If you run a family or personal company, you will need to consider how best to extract profits from your company. There are various ways in which you can do this. A traditional tax-efficient approach is to take a small salary and to extract any further profits as dividends. However, you can also extract profits in other ways.


If you pay a salary that is at least equal to the lower earnings limit for National Insurance purposes (set at £6,396 for 2024/25), the year will count as a qualifying year for state pension and contributory benefit purposes. To be eligible for the full single tier state pension when you reach state pension age, you will need thirty-five qualifying years. If you do not have thirty-five qualifying years when you reach state pension age, but you have at least ten qualifying years, you will receive a reduced state pension.


For 2024/25 the primary threshold (the point at which employee National Insurance contributions become payable) is fully aligned with the personal allowance at £12,570. Both are to remain at this level until at least 6 April 2028.


The optimal salary level where the recipient is in receipt of the standard personal allowance with no deductions and the allowance has not been used elsewhere is equal to £12,570. At this level, the employee will not pay any tax or any National Insurance, but the year will count as a qualifying year for state pension and contributory benefit purposes.


If the employee’s personal allowance is not £12,570 or has been fully or partially used elsewhere, the optimal salary will depend on the employee’s circumstances. There is no substitute for doing the sums.


The extent to which employer National Insurance contributions are payable on an optimal salary of £12,570 will depend on whether the employment allowance is available and also whether one of the upper secondary thresholds (applying where the employee is under 21, an apprentice under the age of 25, an armed forces veteran in the first year of their first civilian employment since leaving the armed forces or a new Freeport employee) is available.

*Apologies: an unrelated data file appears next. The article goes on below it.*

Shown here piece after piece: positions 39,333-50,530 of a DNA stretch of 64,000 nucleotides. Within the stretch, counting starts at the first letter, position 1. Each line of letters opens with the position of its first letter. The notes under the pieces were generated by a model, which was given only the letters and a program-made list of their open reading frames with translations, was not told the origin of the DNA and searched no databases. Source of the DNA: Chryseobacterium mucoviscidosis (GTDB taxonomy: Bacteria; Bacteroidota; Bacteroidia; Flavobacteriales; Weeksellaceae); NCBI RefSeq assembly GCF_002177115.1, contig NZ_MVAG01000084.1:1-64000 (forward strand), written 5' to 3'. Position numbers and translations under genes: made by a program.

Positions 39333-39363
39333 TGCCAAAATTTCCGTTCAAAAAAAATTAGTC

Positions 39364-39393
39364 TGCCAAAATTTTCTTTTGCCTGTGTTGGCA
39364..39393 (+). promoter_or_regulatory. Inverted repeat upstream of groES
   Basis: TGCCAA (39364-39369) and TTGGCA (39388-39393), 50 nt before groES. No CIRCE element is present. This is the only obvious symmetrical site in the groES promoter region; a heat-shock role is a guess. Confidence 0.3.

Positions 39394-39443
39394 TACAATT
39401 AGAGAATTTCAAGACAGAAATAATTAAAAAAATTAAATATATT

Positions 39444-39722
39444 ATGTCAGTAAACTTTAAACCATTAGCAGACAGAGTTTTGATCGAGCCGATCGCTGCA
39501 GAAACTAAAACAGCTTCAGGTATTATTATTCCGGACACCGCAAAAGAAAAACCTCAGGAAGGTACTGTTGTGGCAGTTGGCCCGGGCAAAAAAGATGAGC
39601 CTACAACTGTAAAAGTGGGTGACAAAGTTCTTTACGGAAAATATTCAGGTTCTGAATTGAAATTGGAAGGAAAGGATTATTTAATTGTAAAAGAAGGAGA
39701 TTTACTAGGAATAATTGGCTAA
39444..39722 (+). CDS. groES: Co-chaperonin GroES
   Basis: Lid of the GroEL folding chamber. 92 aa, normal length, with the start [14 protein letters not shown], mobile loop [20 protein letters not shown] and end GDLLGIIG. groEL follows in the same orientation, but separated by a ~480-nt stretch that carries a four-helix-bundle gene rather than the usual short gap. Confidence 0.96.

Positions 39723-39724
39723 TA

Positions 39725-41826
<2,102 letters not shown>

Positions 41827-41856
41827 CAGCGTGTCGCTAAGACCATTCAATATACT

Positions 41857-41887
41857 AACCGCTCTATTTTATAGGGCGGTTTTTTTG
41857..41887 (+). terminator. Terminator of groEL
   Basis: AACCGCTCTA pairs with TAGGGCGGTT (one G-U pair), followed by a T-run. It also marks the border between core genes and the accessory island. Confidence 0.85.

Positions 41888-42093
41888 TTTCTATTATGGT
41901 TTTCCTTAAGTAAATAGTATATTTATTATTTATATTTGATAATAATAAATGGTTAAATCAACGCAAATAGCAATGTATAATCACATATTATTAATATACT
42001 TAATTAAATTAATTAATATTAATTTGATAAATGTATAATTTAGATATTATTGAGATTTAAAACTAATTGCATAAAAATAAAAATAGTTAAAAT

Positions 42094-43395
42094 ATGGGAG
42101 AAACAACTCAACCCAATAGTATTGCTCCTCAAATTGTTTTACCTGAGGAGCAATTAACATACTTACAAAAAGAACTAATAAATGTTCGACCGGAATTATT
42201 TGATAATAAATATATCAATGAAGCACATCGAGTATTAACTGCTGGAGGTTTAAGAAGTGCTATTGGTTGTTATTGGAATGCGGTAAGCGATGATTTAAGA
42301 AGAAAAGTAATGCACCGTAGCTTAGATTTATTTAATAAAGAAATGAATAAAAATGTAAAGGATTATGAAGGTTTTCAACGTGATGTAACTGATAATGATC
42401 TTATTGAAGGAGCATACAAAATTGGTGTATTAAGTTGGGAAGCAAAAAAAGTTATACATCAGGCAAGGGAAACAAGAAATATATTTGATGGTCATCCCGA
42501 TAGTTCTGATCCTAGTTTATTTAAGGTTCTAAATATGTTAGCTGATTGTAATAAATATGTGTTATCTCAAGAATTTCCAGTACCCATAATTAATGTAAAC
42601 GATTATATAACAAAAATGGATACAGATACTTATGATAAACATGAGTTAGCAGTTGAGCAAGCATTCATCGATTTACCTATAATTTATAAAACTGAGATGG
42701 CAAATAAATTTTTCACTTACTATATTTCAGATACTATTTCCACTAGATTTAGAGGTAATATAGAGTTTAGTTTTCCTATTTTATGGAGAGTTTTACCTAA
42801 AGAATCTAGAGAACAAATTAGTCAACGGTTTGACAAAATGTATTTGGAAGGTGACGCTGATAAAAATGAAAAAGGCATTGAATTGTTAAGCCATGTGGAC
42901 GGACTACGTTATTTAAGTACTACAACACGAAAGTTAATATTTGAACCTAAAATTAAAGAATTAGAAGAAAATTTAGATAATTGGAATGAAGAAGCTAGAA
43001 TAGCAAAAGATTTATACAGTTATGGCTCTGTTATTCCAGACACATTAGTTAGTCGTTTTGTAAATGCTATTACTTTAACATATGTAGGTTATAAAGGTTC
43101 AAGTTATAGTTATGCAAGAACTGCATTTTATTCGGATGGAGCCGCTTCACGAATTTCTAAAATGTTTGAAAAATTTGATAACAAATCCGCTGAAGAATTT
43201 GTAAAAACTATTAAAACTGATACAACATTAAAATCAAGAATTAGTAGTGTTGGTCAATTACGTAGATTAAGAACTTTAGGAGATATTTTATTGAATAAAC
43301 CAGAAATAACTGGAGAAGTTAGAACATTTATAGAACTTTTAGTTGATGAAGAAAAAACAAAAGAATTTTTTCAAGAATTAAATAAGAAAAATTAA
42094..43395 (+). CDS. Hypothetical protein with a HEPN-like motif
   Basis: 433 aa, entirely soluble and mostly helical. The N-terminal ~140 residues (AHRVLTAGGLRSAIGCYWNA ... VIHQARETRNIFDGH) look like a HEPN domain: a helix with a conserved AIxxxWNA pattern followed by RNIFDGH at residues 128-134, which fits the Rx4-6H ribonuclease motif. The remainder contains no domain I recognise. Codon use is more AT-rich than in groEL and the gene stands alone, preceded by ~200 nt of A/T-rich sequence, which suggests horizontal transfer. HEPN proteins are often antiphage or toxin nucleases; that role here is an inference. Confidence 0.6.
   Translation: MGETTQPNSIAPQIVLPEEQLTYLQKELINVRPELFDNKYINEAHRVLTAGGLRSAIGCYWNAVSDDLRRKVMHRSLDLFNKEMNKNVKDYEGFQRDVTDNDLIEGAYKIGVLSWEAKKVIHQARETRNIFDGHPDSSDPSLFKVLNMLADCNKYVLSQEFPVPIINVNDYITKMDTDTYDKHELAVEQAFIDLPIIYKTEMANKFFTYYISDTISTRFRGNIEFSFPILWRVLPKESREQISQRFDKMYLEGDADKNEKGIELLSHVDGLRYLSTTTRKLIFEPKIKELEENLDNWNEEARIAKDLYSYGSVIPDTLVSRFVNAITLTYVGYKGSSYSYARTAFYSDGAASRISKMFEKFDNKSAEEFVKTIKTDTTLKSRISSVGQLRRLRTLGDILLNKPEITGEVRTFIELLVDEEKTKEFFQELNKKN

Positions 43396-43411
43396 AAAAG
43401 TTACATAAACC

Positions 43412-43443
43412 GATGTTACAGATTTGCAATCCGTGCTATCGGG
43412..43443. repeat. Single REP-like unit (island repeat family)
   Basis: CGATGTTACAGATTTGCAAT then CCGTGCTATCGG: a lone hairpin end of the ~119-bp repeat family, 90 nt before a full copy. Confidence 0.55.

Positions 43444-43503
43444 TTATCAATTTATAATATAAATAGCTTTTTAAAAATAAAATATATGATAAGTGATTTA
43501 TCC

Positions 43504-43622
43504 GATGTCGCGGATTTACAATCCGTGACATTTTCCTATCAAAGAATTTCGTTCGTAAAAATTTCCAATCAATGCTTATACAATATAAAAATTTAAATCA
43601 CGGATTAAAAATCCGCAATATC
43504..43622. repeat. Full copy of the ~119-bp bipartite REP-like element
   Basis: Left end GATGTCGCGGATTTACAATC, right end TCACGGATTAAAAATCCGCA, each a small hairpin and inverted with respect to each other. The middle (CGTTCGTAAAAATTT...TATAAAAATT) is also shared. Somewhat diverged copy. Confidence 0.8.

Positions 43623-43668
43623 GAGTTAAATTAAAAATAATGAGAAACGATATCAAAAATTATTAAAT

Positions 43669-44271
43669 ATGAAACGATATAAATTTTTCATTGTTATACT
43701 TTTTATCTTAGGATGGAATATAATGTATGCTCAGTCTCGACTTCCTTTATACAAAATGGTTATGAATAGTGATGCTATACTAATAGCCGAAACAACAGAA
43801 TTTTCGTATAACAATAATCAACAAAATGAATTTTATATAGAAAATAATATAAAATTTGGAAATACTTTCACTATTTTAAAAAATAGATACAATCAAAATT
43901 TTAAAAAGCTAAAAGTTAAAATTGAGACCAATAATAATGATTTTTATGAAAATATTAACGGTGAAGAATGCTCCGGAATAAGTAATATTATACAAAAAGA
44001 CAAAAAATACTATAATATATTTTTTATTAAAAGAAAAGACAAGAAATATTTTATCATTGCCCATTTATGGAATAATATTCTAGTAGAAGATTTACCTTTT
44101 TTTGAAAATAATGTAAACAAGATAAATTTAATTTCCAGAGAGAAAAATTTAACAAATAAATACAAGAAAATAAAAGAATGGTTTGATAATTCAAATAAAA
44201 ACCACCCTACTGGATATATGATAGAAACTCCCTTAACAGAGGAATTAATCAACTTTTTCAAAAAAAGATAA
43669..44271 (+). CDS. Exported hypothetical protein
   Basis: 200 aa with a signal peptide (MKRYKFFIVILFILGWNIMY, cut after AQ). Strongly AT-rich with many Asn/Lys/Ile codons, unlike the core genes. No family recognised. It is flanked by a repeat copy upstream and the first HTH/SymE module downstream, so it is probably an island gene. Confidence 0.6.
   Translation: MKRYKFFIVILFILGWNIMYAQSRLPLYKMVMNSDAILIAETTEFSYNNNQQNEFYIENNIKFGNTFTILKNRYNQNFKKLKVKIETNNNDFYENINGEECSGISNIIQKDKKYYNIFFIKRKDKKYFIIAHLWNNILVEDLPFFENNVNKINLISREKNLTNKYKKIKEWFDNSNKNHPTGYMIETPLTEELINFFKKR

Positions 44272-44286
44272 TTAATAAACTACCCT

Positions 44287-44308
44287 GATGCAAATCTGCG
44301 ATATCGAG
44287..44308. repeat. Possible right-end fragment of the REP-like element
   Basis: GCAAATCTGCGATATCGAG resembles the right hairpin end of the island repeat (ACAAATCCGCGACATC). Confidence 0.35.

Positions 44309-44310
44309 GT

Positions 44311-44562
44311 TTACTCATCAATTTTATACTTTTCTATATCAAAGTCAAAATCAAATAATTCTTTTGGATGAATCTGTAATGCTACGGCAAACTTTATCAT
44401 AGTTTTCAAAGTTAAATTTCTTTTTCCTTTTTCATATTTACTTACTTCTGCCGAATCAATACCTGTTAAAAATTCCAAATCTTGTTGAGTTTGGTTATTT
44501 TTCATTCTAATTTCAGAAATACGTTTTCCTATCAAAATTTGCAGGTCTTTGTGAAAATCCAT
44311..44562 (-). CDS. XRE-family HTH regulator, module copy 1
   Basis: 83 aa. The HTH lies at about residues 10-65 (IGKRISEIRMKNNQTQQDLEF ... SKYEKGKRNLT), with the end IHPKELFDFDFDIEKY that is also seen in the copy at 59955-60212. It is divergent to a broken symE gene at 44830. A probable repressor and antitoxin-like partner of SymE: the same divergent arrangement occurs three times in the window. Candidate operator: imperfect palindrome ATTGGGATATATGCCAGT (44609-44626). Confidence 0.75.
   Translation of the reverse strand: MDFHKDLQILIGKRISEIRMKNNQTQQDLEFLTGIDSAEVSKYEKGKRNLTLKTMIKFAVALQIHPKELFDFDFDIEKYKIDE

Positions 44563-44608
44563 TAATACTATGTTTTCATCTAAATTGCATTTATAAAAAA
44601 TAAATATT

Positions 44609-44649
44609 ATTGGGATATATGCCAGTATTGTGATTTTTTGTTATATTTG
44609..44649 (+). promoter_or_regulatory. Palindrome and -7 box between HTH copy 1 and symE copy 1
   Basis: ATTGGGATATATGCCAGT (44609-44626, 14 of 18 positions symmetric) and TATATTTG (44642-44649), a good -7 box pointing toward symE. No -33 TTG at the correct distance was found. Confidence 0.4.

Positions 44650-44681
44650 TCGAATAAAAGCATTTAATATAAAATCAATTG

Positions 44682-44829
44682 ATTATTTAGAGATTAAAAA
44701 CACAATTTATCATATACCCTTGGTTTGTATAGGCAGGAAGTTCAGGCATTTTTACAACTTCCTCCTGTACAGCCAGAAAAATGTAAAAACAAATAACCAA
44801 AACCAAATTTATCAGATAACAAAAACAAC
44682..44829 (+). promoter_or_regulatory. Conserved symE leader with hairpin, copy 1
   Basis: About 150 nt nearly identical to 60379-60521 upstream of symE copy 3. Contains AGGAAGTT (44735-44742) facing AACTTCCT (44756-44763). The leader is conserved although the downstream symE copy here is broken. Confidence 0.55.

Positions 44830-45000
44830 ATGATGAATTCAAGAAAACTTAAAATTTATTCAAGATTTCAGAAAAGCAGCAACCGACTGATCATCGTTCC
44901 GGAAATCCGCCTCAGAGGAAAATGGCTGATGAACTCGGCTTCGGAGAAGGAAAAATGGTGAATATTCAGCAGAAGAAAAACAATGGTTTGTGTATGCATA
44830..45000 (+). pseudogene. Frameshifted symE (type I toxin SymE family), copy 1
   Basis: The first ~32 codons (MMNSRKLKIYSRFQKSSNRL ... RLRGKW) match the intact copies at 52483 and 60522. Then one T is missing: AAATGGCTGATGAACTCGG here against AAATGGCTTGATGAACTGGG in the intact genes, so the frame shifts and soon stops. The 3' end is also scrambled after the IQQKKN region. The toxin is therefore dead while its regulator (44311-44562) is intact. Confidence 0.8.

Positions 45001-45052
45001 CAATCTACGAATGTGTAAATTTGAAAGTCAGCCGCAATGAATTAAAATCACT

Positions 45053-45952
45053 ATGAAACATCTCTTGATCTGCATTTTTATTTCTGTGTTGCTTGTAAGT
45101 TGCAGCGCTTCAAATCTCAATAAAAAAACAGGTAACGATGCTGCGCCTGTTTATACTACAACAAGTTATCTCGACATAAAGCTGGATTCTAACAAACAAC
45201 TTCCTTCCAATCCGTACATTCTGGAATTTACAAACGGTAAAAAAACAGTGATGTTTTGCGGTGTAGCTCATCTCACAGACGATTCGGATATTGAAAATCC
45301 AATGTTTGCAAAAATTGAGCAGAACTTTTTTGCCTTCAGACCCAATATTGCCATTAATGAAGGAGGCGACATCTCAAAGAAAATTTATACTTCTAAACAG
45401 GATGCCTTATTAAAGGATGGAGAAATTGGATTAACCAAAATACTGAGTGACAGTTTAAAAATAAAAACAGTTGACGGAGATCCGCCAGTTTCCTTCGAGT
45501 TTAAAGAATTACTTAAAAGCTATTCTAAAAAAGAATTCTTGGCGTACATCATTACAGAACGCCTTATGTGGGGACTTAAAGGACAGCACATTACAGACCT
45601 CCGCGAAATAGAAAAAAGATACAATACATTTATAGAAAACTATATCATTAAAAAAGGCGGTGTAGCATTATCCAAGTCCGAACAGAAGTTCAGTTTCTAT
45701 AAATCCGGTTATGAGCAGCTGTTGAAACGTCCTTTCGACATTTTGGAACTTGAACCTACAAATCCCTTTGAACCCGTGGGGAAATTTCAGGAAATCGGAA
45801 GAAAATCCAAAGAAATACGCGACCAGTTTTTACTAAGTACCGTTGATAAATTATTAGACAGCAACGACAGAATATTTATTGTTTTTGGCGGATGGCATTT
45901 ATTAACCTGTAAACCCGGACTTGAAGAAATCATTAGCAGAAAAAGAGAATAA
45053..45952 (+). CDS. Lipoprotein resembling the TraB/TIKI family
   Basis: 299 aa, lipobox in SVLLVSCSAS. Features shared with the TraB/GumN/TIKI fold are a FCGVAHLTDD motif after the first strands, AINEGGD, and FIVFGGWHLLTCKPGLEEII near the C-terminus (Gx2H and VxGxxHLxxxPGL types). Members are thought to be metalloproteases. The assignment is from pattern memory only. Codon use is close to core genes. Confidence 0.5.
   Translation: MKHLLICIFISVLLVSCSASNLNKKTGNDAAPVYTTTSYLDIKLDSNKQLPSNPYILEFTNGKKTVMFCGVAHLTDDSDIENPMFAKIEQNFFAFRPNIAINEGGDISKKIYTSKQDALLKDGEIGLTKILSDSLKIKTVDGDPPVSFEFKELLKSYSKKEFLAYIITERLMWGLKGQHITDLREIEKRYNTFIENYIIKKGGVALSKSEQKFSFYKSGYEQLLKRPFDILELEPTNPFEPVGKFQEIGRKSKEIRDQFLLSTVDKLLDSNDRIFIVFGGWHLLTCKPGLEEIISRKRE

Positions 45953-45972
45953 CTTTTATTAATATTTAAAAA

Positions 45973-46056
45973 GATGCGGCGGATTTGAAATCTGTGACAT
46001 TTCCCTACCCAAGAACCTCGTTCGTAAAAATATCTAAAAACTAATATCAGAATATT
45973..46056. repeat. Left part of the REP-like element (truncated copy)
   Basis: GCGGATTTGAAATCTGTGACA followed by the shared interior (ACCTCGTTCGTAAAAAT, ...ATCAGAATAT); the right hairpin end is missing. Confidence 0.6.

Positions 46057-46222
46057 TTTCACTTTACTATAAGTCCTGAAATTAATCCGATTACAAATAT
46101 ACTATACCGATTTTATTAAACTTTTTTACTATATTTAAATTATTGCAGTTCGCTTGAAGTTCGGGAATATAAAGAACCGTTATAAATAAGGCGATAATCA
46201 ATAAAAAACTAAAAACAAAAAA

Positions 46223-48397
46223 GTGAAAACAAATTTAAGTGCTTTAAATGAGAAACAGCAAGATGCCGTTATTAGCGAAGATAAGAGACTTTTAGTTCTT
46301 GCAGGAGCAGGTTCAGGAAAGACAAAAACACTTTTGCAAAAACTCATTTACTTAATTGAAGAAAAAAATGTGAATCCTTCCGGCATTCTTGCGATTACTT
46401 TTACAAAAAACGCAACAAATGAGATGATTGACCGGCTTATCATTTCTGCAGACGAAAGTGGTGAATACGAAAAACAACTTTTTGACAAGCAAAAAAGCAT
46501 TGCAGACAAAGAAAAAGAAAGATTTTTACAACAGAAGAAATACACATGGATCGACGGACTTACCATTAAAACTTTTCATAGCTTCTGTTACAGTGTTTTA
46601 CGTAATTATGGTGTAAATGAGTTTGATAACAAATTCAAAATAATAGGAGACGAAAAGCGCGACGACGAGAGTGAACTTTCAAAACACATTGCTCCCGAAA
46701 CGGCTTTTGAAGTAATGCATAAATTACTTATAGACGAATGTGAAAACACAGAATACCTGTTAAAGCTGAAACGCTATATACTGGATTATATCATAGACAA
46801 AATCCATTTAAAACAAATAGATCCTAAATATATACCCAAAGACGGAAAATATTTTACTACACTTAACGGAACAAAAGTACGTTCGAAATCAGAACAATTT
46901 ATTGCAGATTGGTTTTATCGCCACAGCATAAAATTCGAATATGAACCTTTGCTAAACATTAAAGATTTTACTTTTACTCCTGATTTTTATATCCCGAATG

If the employment allowance is not available (as is the case for a personal company where the sole employee is a director) and none of the upper secondary thresholds applies, a small amount of employer’s National Insurance will be payable on earnings between the secondary threshold of £9,100 and the annual primary threshold of £12,570 at the rate of 13.8%. However, as this is deductible for corporation tax purposes, paying a salary equal to the higher primary threshold rather than one equal to the secondary threshold (so no National Insurance liability arises) is worthwhile. The rate of relief will depend on the rate at which the company pays corporation tax which from 1 April 2023 onwards will be between 19% and 25% depending on the level of the company’s profits.



Where the employment allowance is available, for example, if your company is a family company with more than one employee, no employer contributions will be payable on the optimal salary of £12,570. This will also be the case if one of the upper secondary thresholds applies.


Once you have paid yourself the optimal salary, it is tax-efficient to extract further profits in the form of dividends rather than paying yourself a higher salary. However, you can only pay dividends out of retained profits and, therefore, you must have sufficient retained profits to cover the dividends that you wish to pay.